We’ve also been confronted with evidence of what appear to be at best billing errors since my brush with the ugly old bastard with the fern hook. One was a large charge for emergency room services which I just did not receive. I went straight from the operating theatre at one hospital to the operating theatre in another (well almost straight, they had to keep me on hold at the local hospital for the best part of a day until a team was available at the hospital in the big city). Others were for doctors who neither my [then] wife – for the time I was off with the Old Ones in the Milky Way she was constantly at my side – nor I recollect seeing, but it was the emergency room charges that got to us and a couple of other apparent double dips.

We called Medicare, the hospital and the insurance company but the end result was nothing. Medicare and the insurance company intimated that there wasn’t much they could do and the hospital…well there’s a lot I could say about the hospital but perhaps I’ll leave that for another time

Dan’s leg, and a guilt that just won’t go away

Dan and his big brother, circa 1950 maybe
Dan and his big brother, circa late 1940s

We’d lost Dan by the time he was six; even at that age I reckon he’d already decided society really didn’t have much to offer a kid who had to wear an iron and leather calliper on one leg and who, if he couldn’t keep up, then no-one was going to wait for him. Problem was, by the time he was three or four years old, Dan, like so many kids in his position, had already experienced enough pain and mental anguish to last a lifetime, though no one seemed to notice. Problem was, Dan’s Old Man, like so many others, had not long been back from five years in the “Big Stoush” – World War II – and had his own demons to fight. Problem was, unlike his old man, he didn’t have the companionship of mates with shared experiences. Problem was, even had he been aware of their existence, there was no network connecting him with the millions of kids all over the world who were going through the same terrible, spirit-grinding mill and whose parents, like his, didn’t have the wherewithal to engage the services of flash doctors or world-renowned clinics. So Dan had to battle through it pretty much on his own. And he tried, he really tried; Dan is nothing if not game.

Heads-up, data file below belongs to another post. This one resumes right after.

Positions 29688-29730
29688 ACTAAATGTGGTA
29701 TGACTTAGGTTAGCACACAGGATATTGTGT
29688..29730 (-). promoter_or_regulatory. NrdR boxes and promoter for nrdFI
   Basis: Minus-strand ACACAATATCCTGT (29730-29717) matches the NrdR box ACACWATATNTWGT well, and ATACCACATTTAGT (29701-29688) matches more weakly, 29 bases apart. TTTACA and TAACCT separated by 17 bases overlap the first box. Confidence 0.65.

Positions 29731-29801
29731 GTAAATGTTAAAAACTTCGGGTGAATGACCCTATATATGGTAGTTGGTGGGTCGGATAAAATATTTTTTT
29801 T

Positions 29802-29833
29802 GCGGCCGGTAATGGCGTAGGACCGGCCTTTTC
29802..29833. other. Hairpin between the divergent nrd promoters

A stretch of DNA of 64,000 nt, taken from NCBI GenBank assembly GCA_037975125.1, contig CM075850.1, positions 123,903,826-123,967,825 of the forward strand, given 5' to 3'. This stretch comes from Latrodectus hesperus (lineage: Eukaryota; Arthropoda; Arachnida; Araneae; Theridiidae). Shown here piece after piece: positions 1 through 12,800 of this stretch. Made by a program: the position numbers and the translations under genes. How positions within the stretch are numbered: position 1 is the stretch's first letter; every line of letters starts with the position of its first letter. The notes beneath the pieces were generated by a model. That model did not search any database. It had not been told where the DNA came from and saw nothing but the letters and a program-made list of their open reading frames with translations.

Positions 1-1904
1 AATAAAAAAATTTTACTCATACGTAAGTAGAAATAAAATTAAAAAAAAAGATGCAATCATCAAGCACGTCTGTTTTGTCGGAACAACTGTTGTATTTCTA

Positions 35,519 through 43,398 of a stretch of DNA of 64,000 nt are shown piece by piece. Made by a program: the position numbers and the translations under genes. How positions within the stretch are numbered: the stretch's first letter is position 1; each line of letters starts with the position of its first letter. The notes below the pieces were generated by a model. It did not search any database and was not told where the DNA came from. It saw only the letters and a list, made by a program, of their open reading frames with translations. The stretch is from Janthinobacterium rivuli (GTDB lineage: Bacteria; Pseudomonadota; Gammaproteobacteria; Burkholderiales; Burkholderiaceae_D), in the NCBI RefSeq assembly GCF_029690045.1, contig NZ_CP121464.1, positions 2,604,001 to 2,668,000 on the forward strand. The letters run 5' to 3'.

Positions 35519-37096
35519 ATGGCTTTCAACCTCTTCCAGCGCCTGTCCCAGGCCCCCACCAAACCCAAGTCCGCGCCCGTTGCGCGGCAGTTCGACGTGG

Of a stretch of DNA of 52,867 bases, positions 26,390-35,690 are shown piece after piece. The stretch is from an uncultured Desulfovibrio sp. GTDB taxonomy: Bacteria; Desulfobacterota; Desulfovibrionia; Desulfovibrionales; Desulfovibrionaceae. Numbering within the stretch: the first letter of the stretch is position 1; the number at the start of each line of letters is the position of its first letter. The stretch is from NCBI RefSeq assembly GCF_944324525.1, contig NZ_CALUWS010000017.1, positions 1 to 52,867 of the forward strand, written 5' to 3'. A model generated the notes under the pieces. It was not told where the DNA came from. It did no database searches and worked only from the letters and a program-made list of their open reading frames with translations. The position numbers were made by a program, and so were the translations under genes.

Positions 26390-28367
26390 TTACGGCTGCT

Sorry, I’ve got ahead of myself. Daniel is the third-born of the five kids in our family and this year he’ll be around 65, though I find that difficult to believe – just as I have trouble understanding how the years have managed to sneak up on me. Just yesterday I was belting out How Long Blues on a stage somewhere, and the day before that I was walking through the door of an already old building in Fremantle, ready to begin an apprenticeship with the Fremantle Printing Company Pty Ltd; but back to Dan.